chords and cadence

Another runner's writ

Archive for the tag “family”

Welcome, 2017!

Well, hello, 2017 and hello to you, reader. Sixteen days ago, a lot of people said BYE FELICIA to 2016. I wanted to, but couldn’t honestly. I can’t deny that it was an incredibly blessed year for me, personally. I married my best friend and love of my life, traveled to new places, stood by one of my good friends as she married her best friend, and was engulfed by so much love and support from family and friends, my heart still feels crowded in my rib cage. Not to mention, the Broncos won the Super Bowl, my husband’s team won the NCAA Men’s Basketball National Championship, and after a couple of years of lackluster running, I noticed the spark spring back in my shoes. So yeah, 2016 was good to me.

Predictably, I was prompted to reflect on what I wanted for the year ahead. The verdict: develop and practice patience, set more running-related goals, and be a good wife. Each of those focuses are complex in-and-of themselves, and I’m looking forward to diving into them.

Along with my running-related goals is blogging more, whether I feel like I have anything interesting to say or not. I’ve read and been fascinated by some of the most mundane stuff I’ve found strewn around the internet (Thanks, Pinterest) so maybe my words will be someone else’s late-night binge read.

Looking ahead: I have been training for my 10th half marathon on February 4th. I participated in the annual Runner’s World Holiday Streak and have been following an 8-week intermediate training plan that incorporates speed work.

I’m planning on posting my training schedule, just not tonight because my laptop is about to die and it’s past my bedtime. BUT, I needed to get back on the blog. Better than nothing, I tell myself!

More soon, thanks for reading.

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A post obligatory: Recapping 2013

End-of-the-year reviews are EVERYWHERE on the Internet right now.

Miley Cyrus. Obama. Twerking. Progress and lack thereof in Congress. Music. Twerking. Lists of bests/worstsGIFs. Politics. Twerking. Food porn. Selfies. Bad fashion choices. Ridiculous feats of viral social media. 

Honestly? My guilty pleasures. Maybe I’m just a sucker for looking back on things and reminiscing. Okay, not maybe, definitely. I’m loud and I’m proud about it.

Luckily, since this is my blog, I get to self-indulge and do my own end-of-the-year review, but not in twerking (other blog), for RUNNING, races and milestones. What did you expect?

Without further distraction from this very important post, I give you:

THE 13 RUNNING-RELATED THINGS THAT MATTERED IN 2013.

1. I ran my first marathon.

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Sometimes you shamelessly gotta be a fan of photos of yourself. I’m a fan of this one.

The inaugural Asheville Marathon in Asheville, NC, took place a day after my dad’s birthday on March 3. The race was tough and cold and beautiful and went through the Biltmore Estate grounds. I finished in 4:02:50 with frozen snot on my face and some great moral support at the finish. I’ll never forget finishing and just wanting to sit down SO BAD that I was irate about it. I guess you have the right to be cranky after running 26.2 in 25-degree weather. Brrrr.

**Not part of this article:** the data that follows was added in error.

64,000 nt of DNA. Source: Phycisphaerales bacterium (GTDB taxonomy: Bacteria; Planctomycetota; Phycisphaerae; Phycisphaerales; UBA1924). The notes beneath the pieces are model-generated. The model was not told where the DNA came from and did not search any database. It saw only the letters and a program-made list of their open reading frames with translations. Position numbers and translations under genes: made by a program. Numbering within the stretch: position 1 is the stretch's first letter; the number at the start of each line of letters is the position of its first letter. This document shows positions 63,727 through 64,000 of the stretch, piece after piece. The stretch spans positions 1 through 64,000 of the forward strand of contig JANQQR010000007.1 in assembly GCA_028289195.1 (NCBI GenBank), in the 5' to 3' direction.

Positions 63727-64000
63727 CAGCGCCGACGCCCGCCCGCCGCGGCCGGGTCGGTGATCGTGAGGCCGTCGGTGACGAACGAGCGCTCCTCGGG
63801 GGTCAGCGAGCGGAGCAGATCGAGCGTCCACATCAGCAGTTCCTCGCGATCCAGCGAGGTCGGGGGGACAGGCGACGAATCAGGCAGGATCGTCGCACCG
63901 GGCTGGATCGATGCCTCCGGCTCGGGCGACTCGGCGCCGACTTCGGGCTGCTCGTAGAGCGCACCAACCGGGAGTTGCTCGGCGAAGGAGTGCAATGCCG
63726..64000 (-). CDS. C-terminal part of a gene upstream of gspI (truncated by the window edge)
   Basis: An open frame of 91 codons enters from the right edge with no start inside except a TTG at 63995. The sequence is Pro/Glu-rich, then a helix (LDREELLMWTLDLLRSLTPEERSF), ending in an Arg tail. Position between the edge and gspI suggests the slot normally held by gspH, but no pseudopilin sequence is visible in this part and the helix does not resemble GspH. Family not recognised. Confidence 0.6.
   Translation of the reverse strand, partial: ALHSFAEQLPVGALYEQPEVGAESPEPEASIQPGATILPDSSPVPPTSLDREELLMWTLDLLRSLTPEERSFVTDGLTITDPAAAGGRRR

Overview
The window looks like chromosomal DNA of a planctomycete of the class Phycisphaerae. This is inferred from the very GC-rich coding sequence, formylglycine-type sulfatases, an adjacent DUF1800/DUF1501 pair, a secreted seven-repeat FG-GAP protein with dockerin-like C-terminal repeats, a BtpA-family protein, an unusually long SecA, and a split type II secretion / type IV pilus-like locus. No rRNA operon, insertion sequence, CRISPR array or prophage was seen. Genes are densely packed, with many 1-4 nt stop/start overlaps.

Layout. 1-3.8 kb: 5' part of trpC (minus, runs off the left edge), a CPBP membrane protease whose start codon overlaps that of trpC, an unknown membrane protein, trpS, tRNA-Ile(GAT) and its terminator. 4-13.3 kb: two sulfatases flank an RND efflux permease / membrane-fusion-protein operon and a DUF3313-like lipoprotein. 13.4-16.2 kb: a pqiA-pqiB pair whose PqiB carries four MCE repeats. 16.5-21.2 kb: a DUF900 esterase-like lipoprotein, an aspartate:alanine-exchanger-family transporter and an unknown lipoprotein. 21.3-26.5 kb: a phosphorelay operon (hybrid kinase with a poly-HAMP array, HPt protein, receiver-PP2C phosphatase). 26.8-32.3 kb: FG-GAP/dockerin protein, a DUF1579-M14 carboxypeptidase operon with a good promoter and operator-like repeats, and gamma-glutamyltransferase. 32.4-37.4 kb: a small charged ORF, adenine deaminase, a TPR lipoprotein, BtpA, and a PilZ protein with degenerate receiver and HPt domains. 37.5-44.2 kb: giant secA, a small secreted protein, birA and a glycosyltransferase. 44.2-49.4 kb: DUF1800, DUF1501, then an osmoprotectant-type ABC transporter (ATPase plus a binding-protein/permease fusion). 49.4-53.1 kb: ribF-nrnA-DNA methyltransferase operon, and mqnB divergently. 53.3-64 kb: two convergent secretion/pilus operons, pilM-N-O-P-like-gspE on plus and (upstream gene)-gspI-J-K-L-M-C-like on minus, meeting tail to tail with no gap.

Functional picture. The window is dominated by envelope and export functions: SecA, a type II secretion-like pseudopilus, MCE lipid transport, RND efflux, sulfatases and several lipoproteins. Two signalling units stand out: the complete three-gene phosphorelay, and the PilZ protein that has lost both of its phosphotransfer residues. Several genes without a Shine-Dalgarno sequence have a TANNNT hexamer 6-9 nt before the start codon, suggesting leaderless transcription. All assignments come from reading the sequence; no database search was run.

2. I ran my second marathon 7 weeks, 5 days later.

Crossing the finish with Daniel Hudgins, Ariel Schwartz, and myself. All wrought with emotion.

Crossing the finish with Daniel Hudgins, Ariel Schwartz. All wrought with emotion.

This marathon was cray cray. I had high hopes for a warm spring marathon after Asheville, but the rain gods decided to throw the party of the year right on the Country Music Marathon in Nashville. Lovely. It was raining from the start and didn’t finish until it was too late to even matter. What kept me going through this race was who I ran with. Shout out to my East Nasties! Heyo! I would not have made it in 3:57:46 if not for their grit and encouragement. We sang/gasped “Eye of the Tiger” at mile 23. I felt like I was running in a wet suit and wondered when I’d get to see Shamu. We kicked it in on the last mile, and held hands as we crossed the finish line for Boston.

3. The Boston Marathon bombings.

It wouldn’t be right not to acknowledge the impact this tragic event had on my sport. On one of the most celebrated days in running – the Boston Marathon, April 15, 2013 – we all know what happened. Three lives were lost, and 170 people were left with life-shattering injuries. Our nation was struck again with tragedy, but out of it came resilience and hope. The running community here and all over the world came back stronger for it, proving: If you’re going to weaken the spirit of anyone, marathoners are the wrong ones to target!

4. I joined Girls on the Run as a practice session volunteer and running buddy.

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On our December 7th race at Percy Warner! 28 degrees.

Giving back to your community should be on your list of priorities, or “New Year’s Resolution” if it isn’t, k? I kicked off 2013 deciding I finally needed to get involved in helping out my world in whatever ways I could. I was blessed to find Girls on the Run, a non-profit organization that fosters self-esteem, confidence, and strength in the hearts, minds, and bodies of elementary school girls through a 10-week program and training schedule with a 5k race at the end. I completed two semesters helping out, and have thoroughly enjoyed it. The girls have shown me what it means to be inspirational, and I’m thankful for the opportunity to learn from them. DID YOU RUN A 5K WHEN YOU WERE 10-YEARS-OLD IN 28-DEGREE WEATHER? THEY DID! I mean, dang.

5. I ran the Bolder Boulder on my birthday with my mom.

Sun. Mom. Boulder. Running. Birthday. Happy.

Sun. Mom. Boulder. Running. Birthday. Happy.

To ring in year 24 with some pizzazz, the fine folks at the Bolder Boulder (dubbed by Runner’s World as America’s best 10k) decided to hold the event on my birthday and welcome me with a free race entry and a parade in my honor. Just kidding. That would have been too much. But it DID happen on my birthday, my amazing mother ran it with me, I was back in my happy place (Boulder), AND two great friends came to surprise me. Bliss didn’t even begin to describe it.

7. I ran three trail races.